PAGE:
Ecology Action Centre

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Reeling in Revenue

Opportunities to increase the value of Atlantic bluefin tuna and support recovery through the live-release fishery

September 11, 2014

The Atlantic bluefin tuna is an iconic marine species. It is highly prized by both recreational and commercial fisherman as a furious fighter on the line and a top commodity in the sashimi trade. The bluefin tuna fishery provides economic opportunities in many parts of the world, with the western population of Atlantic bluefin tuna providing an important source of economic activity in Canada’s Atlantic provinces. However, the population of western Atlantic bluefin is at just 36% of the 1970s level with overfishing ranking as the leading cause of this decline. In order to allow this severely depleted population to grow and to support higher levels of fishing in the future, it is critical that catch limits are not increased until the population is rebuilt and science indicates that the population can withstand additional pressure.

In the meantime, is there a way for Canada to increase the economic returns of its western Atlantic bluefin fishery without putting additional pressure on the population?

According to a new study commissioned by the Ecology Action Centre and conducted by Gardner Pinfold Consultants Inc., Canada's recreational live-release fishery has the potential to generate six times more revenue, per tonne, than its commercial counterpart.

The report's main findings include: 

  • Canada's live-release bluefin fishery is growing.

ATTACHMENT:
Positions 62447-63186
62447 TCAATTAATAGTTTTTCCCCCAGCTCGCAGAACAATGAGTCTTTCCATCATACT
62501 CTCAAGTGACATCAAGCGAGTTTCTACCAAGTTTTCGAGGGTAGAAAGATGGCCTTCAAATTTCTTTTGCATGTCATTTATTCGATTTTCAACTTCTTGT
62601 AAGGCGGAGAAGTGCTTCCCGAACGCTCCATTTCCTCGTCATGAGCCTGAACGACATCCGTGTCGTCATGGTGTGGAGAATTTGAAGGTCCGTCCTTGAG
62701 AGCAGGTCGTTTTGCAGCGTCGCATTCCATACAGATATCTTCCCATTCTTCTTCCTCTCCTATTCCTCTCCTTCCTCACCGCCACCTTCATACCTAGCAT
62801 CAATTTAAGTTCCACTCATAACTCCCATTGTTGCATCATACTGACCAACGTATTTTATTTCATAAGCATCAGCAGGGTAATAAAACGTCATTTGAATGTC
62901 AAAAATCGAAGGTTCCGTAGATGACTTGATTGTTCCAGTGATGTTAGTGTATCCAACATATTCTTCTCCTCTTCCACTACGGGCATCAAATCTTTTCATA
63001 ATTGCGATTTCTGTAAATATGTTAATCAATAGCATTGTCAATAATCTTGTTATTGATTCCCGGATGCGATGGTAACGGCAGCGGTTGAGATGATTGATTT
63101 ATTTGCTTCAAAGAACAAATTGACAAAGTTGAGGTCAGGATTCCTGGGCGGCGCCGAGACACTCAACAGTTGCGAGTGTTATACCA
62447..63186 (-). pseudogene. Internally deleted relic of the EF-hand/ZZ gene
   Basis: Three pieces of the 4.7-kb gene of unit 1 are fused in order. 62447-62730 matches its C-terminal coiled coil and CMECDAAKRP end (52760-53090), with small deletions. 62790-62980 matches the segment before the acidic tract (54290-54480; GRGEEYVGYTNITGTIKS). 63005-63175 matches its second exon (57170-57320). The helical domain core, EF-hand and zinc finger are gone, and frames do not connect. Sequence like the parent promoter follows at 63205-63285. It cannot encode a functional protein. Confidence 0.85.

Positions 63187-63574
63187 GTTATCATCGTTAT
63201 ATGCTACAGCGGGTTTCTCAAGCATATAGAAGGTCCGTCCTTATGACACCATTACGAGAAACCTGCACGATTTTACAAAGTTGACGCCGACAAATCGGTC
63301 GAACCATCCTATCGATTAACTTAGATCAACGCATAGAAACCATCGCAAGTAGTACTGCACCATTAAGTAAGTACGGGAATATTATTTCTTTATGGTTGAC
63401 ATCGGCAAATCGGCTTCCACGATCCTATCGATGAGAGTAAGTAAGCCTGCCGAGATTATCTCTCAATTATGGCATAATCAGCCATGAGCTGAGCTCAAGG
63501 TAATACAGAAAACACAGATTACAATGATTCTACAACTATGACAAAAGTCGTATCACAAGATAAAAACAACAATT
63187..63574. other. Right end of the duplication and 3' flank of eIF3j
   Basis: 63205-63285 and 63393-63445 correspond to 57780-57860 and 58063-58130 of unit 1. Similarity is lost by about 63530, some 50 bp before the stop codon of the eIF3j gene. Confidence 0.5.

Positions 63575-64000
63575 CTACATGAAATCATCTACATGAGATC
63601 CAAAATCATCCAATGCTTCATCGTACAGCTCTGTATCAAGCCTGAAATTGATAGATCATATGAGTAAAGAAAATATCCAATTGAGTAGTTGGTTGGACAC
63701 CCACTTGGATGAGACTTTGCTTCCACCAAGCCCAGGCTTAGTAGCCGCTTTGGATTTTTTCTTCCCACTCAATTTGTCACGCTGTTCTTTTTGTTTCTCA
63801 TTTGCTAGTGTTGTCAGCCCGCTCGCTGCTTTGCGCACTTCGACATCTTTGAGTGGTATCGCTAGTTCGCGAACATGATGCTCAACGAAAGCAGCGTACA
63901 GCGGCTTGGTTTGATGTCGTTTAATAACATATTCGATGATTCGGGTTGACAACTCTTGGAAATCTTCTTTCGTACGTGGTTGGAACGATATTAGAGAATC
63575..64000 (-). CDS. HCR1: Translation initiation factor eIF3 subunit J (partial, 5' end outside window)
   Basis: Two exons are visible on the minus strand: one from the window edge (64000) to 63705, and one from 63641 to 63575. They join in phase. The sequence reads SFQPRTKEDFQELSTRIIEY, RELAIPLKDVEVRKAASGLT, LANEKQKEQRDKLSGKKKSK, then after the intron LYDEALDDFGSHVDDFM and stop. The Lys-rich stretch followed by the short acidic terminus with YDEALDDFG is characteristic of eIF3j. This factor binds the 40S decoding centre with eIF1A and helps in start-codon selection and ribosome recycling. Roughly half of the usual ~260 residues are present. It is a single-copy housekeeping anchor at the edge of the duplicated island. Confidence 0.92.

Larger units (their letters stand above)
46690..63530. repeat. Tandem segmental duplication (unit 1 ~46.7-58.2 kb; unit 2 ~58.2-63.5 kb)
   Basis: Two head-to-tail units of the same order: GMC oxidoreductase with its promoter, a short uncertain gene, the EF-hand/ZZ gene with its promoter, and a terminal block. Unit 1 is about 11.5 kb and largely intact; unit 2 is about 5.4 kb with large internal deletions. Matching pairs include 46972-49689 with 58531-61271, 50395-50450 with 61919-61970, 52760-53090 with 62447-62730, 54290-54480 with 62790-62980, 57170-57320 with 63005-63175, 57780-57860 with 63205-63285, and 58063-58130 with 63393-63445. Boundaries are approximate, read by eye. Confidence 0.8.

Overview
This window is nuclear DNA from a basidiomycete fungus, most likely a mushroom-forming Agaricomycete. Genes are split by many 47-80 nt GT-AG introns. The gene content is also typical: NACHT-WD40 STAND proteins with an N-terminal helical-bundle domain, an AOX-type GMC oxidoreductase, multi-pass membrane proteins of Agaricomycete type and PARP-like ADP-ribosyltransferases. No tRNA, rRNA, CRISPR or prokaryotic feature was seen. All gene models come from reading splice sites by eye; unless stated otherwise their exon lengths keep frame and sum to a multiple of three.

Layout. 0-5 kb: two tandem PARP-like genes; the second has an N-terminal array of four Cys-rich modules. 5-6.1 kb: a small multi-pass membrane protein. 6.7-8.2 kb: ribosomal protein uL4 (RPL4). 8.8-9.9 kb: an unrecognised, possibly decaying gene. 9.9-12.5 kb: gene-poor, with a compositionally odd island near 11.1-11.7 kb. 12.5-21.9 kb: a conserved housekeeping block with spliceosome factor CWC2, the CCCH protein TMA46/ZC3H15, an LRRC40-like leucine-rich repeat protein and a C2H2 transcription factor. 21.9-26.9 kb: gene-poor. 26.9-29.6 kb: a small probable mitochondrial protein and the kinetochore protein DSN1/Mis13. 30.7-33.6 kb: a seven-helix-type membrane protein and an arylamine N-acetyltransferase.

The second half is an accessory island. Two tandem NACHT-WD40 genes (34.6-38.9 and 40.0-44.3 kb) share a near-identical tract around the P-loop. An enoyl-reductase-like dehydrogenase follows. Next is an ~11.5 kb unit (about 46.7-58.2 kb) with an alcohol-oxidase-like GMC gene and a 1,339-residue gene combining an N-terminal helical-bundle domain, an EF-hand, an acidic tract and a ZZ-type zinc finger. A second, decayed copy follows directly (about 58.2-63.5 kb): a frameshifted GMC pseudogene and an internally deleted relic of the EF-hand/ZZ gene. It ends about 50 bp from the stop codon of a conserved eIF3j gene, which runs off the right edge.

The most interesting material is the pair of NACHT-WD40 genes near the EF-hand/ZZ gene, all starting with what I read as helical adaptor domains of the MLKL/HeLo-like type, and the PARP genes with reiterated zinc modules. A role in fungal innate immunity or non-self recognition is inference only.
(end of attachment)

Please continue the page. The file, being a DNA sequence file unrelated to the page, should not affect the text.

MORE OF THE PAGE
• Live-released bluefin have the potential to generate over $100,000 in charter revenue per tonne.
  • There is untapped potential in the live-release bluefin fishery with only 18% of eligible license holders participating in the live-release fishery and with 20% of the live-release quota going unused.
  • There are potential spin-off economic benefits; expanding the live-release fishery could generate additional revenue  from increased tourism to Atlantic Canada.

 

The live-release fishery results in significantly lower mortality levels than the commercial fishery, which is important given that the western population of Atlantic bluefin is still severely depleted. If conducted properly, the live-release recreational fishery could become an important - and environmentally sustainable - revenue stream for Atlantic Canadian fishermen and coastal tourism operators, while still allowing rebuilding and eventual recovery of the population.

Read the full report summary here.

 

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